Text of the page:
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What exactly is nail fungus?

Nail fungus, a common condition

Nail fungus is actually a common condition that begins as a white or yellow spot under the tip of your toenail. As the infection continues, it may cause your nail to discolor, thicken, and even crumble at the edge…and can affect several other nails. If your condition is mild, you may not need treatment. If it’s painful and has caused thickened nails, self-care steps and medications may help. But, even if treatment is successful, nail fungus often does comes back. When fungus infects the areas between your toes and the skin of your feet, it’s called athlete’s foot.

Fungal nail infection
 can develop in people at any age, but it’s more common in older adults. As the nail ages, it can become brittle and dry. The resulting cracks in the nails allow fungi to enter. Other factors such as reduced blood circulation to the feet and a weakened immune system may also play a role. Toenail fungal infection can start from athlete’s foot, and it can spread from one nail to another. But it is uncommon to get an infection from someone else.

Symptoms
You may have nail fungus if you have one of the following:

  • Thickened nails
  • Whitish to yellow-brown discoloration
  • Brittle, crumbly or ragged nails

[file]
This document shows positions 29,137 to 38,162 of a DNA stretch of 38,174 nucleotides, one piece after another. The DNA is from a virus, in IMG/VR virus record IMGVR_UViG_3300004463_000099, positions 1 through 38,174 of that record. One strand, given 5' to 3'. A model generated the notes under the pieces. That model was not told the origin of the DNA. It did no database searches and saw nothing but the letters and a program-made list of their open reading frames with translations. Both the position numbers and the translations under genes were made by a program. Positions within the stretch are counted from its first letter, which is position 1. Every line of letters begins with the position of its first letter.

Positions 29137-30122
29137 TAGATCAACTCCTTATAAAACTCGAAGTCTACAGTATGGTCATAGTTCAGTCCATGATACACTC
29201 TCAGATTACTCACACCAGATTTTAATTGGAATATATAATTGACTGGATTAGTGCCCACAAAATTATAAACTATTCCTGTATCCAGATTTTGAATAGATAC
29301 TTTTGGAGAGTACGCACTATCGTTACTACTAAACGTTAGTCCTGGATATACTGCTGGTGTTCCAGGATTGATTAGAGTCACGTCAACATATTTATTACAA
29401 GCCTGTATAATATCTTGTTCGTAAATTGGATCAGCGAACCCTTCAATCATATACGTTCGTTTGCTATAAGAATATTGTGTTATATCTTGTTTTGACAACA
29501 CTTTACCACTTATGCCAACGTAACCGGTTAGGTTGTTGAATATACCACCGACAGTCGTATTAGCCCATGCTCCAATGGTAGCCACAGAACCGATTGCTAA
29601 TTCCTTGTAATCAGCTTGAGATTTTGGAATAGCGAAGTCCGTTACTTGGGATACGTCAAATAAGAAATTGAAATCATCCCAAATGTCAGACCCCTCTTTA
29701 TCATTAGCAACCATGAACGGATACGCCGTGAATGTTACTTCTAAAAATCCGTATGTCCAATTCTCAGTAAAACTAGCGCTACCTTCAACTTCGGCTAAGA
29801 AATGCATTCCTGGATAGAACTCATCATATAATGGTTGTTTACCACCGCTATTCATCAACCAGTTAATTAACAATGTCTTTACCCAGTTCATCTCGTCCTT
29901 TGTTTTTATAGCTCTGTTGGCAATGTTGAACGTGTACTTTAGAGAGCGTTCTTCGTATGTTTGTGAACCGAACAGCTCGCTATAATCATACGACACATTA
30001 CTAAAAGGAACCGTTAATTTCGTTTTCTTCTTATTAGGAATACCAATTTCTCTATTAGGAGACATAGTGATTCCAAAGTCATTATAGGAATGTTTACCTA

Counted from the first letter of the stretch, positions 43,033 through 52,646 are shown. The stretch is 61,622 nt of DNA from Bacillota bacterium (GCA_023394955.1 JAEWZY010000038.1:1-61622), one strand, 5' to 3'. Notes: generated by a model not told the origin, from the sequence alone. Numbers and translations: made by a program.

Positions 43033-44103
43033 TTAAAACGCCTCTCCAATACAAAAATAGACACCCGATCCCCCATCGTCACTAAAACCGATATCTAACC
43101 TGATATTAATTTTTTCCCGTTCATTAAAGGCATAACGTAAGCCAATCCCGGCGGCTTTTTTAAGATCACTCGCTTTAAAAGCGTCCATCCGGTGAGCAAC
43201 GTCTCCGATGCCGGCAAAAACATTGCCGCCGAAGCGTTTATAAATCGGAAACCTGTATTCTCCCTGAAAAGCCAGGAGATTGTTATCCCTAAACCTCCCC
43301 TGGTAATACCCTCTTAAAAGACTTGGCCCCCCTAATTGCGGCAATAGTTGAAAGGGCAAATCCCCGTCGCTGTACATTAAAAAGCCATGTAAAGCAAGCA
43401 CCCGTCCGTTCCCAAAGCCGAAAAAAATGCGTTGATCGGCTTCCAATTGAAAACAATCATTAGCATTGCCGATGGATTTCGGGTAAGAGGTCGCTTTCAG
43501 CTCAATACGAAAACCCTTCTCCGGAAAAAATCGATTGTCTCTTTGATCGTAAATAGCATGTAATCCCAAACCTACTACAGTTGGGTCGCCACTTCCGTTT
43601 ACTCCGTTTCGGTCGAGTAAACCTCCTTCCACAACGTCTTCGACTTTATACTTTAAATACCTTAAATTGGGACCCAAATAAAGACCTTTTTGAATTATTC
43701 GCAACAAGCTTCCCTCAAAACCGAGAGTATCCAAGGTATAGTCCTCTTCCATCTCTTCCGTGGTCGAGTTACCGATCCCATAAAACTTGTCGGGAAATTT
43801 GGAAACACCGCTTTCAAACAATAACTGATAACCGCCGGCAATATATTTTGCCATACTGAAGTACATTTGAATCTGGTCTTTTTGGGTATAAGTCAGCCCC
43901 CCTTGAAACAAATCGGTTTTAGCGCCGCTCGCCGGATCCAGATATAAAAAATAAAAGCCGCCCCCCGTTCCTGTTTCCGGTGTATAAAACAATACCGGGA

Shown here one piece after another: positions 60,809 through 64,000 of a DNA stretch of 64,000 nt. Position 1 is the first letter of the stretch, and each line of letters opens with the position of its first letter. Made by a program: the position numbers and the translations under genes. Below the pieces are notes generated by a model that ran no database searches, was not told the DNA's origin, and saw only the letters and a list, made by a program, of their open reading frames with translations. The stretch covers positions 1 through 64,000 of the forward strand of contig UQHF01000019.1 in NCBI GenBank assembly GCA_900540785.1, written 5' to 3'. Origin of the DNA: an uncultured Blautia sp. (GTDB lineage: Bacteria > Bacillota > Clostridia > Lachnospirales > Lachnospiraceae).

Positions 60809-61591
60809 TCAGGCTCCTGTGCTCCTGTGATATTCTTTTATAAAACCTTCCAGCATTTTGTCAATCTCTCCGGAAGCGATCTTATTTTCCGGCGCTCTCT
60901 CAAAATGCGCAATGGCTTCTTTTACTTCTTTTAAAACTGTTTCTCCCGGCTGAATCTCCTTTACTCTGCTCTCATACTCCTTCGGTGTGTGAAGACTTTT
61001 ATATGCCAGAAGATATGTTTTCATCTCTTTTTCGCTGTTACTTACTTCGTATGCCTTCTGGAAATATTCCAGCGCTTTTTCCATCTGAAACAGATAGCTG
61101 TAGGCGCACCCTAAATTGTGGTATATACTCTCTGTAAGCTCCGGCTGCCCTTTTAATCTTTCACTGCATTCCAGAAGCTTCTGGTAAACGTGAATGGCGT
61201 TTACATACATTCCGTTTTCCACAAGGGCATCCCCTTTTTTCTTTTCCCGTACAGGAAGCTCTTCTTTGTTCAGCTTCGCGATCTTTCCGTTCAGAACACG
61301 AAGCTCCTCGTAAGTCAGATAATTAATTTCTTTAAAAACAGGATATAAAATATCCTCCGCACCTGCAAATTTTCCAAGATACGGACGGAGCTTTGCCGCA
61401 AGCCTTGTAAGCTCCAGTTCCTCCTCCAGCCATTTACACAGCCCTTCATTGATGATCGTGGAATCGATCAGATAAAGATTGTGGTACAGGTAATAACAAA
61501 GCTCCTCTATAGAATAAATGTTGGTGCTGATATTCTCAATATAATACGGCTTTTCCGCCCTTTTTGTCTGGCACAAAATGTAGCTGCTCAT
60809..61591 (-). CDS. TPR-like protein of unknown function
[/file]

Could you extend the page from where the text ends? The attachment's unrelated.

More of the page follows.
• Distorted in shape
  • A dark color, caused by debris building up under your nail
  • Smelling slightly foul

While, nail fungus can affect fingernails, it’s more common in toenails.

When to see a doctor
You might want to see a doctor if self-care steps haven’t helped and the nail becomes increasingly discolored, thickened or deformed. If you have diabetes and think you’re developing nail fungus, you should see a doctor.

Risk factors
Factors that can increase your risk of developing nail fungus include:

  • Being older with reduced blood flow, more years of exposure to fungi and slower growing nails
  • Sweating heavily
  • Having a history of athlete’s foot
  • Walking barefoot in damp communal areas like swimming pools and shower rooms
  • Having a minor skin or nail injury or a skin condition, such as psoriasis

Having diabetes, circulation problems or a weakened immune system.

Contact our offices Laurel Foot & Ankle Center or Northern Virginia Foot & Ankle Associates  and schedule an appointment today.
To learn more about foot ulcers, go to Heel Pain Institute of America and Laurel Foot & Ankle Center or Northern Virginia Foot & Ankle Associates.

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Author

Francis J. Smith, D.P.M., A.B.F.A.S.
Board certified in Foot Surgery and Michael A. Klein, D.P.M. A.B.F.A.S.
Board certified in Foot Surgery​

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